In Friendship's Guise eBook

This eBook from the Gutenberg Project consists of approximately 207 pages of information about In Friendship's Guise.

At two o’clock on a drizzling, foggy morning a policeman, walking up the Charing Cross Road, paused for a moment to listen to some remote strains of music that came indistinctly from a distance; then he shrugged his shoulders and went on—­it was no business of his.  The sounds that attracted the policeman’s attention had their source in a cross street to the left—­in one of those evil institutions known as a “night club,” which it seems impossible to eradicate from the fast life of West End London.

It was a typical scene; there were many like it that night.  The house had two street doors, and behind the inner one, which was fitted with a small grating and kept locked, squatted a vigilant keeper, equally ready to open to a member or deny admittance to any one who had no business there.  On the first floor, up the dingy stairs, were two apartments.  The outer and smaller room had a bar at one side, presided over by a bright, golden-haired young lady in very conspicuous evening dress, whose powers of repartee afforded much amusement to her customers.  These were, many of them, in more or less advanced stages of intoxication, and they comprised sporting men, persons from various unfashionable walks of life, clerks who wanted to soar like eagles, and a few swell young men who had dropped in to be amused.  A sprinkling of women must be added.

Both apartments were hung with engravings and French prints and decorated with tawdry curtains, and in the larger of the two dancing was going on.  Here the crowd was denser and of the same heterogeneous kind.  It was a festival of high jinks—­a sway of riotous, unbridled merriment.  A performer at the piano, with a bottle of beer within easy reach, rapped out the inspiriting chords of a popular melody.  Couples glided over the polished floor, some lightly, some galloping, and all reckless of colliding with the onlookers.  There was a touch of the risque in the dancing, suggesting the Moulin Rouge of a Casino de Paris carnival.  Occasionally, during a lull, songs were sung by music-hall artistes of past celebrity, who were now glad of the chance to earn a few shillings before an uncritical audience.  The atmosphere was charged with the scent of rouge and powder, brandy and stale sherry.  Coarse jest and laughter, ringing on the night, mocked at go-to-bed London.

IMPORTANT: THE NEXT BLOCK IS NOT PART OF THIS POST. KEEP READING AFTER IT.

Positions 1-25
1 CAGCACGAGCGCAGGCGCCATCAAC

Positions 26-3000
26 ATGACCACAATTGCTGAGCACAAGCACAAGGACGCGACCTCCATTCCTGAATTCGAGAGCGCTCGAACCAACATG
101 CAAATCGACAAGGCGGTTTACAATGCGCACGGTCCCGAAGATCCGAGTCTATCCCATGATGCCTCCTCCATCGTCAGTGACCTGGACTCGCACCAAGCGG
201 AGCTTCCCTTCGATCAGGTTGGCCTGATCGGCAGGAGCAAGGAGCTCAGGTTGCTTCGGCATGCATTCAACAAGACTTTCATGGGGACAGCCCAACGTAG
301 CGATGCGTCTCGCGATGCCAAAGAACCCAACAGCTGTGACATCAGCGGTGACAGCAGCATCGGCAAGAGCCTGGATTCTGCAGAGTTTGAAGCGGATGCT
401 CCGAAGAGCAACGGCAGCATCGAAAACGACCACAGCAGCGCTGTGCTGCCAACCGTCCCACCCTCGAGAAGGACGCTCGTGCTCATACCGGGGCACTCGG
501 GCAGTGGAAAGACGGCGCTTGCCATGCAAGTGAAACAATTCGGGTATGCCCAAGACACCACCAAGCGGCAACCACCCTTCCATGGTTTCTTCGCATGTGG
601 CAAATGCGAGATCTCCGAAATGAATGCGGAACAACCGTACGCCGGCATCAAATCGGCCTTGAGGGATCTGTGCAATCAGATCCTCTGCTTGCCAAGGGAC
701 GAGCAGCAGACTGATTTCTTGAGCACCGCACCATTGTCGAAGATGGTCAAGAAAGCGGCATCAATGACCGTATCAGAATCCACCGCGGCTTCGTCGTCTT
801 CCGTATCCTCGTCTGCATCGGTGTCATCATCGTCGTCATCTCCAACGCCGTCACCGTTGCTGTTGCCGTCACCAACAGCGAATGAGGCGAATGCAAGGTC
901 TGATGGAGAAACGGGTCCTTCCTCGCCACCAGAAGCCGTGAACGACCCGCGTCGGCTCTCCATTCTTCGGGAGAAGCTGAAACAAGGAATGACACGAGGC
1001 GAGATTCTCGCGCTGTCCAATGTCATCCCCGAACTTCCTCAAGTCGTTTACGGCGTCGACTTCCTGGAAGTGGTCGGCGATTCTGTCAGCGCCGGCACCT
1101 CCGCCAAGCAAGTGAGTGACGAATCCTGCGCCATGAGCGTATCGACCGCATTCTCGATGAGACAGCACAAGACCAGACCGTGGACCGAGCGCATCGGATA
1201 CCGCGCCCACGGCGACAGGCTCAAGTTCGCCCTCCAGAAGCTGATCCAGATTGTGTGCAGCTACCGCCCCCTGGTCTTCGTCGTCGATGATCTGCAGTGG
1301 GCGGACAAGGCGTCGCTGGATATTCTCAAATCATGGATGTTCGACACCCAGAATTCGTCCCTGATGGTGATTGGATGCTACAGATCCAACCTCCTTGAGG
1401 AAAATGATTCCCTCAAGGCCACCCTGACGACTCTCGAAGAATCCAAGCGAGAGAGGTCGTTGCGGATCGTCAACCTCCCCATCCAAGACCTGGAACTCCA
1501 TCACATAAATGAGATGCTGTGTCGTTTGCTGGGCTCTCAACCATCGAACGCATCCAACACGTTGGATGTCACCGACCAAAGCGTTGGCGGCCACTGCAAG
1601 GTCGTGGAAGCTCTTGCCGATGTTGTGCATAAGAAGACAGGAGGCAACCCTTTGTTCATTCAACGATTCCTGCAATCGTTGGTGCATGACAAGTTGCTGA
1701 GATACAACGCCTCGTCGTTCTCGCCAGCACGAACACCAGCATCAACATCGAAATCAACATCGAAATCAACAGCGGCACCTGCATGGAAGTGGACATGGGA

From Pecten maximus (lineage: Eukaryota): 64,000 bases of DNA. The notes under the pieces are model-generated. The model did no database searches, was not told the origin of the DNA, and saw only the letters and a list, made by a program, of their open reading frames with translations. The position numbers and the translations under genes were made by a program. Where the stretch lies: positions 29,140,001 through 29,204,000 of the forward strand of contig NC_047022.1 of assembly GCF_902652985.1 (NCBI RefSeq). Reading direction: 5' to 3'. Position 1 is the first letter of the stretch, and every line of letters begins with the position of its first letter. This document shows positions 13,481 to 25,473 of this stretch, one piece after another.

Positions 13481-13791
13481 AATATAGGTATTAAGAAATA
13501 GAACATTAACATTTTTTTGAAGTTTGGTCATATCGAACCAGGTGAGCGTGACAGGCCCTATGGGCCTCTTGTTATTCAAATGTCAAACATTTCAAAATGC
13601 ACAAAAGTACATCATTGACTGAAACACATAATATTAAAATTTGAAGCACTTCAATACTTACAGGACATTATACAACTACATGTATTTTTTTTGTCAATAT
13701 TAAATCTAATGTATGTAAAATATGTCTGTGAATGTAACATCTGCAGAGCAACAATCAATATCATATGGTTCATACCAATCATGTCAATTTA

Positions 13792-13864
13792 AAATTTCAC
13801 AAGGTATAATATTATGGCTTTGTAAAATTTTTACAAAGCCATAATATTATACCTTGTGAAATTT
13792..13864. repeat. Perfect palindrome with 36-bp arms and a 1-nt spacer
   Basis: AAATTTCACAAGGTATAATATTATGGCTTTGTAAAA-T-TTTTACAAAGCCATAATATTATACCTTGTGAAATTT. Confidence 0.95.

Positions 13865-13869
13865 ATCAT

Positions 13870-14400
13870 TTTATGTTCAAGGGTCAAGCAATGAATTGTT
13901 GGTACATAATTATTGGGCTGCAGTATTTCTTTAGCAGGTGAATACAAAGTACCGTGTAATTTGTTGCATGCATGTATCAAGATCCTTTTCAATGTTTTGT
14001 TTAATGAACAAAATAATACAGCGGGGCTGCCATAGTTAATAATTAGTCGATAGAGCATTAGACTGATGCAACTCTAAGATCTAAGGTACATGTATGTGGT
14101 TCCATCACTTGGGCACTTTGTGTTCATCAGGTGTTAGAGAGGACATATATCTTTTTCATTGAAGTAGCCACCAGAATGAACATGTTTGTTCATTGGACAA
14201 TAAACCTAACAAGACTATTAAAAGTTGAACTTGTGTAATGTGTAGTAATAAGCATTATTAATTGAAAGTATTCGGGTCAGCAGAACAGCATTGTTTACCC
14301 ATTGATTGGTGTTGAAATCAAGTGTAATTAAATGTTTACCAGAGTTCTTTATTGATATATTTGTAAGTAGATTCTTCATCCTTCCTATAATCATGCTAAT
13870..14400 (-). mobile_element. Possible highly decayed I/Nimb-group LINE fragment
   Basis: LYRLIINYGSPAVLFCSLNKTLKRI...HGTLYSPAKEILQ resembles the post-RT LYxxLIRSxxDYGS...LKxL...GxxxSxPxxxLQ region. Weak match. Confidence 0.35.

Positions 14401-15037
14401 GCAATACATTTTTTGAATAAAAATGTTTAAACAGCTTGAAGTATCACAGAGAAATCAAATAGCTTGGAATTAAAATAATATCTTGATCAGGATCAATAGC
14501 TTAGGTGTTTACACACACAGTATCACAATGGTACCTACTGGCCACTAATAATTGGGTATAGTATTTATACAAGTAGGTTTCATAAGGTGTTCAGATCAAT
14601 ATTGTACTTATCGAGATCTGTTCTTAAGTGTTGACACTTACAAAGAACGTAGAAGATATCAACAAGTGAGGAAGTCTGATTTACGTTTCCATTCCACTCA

Two young men leaned against the wall of the dancing-room, close to the door, both smoking cigars.  They wore evening dress, considerably rumpled, and their attitudes were careless.  The elder of the two was Tony Mostyn, a clever but dissipated artist of the decadent school, who steered his life by the rule of indulgence and worked as little as possible.

“It’s rather dull,” he said; “eh, old chap?”

“It gives one a bad taste,” his companion replied.  “I don’t see why you brought me here.”

The second speaker was Jack Vernon.  He looked bored and weary, but his cheeks were flushed and his eyes sparkled; the women who glanced pertly at him as they swung by inspired him merely with disgust.  He had come to the club with Mostyn, after a dozen turns at the Alhambra, followed by a prolonged theater supper.  He had drunk more than was good for him during the course of the evening, but the effects had about worn off.

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In Friendship's Guise from Project Gutenberg. Public domain.
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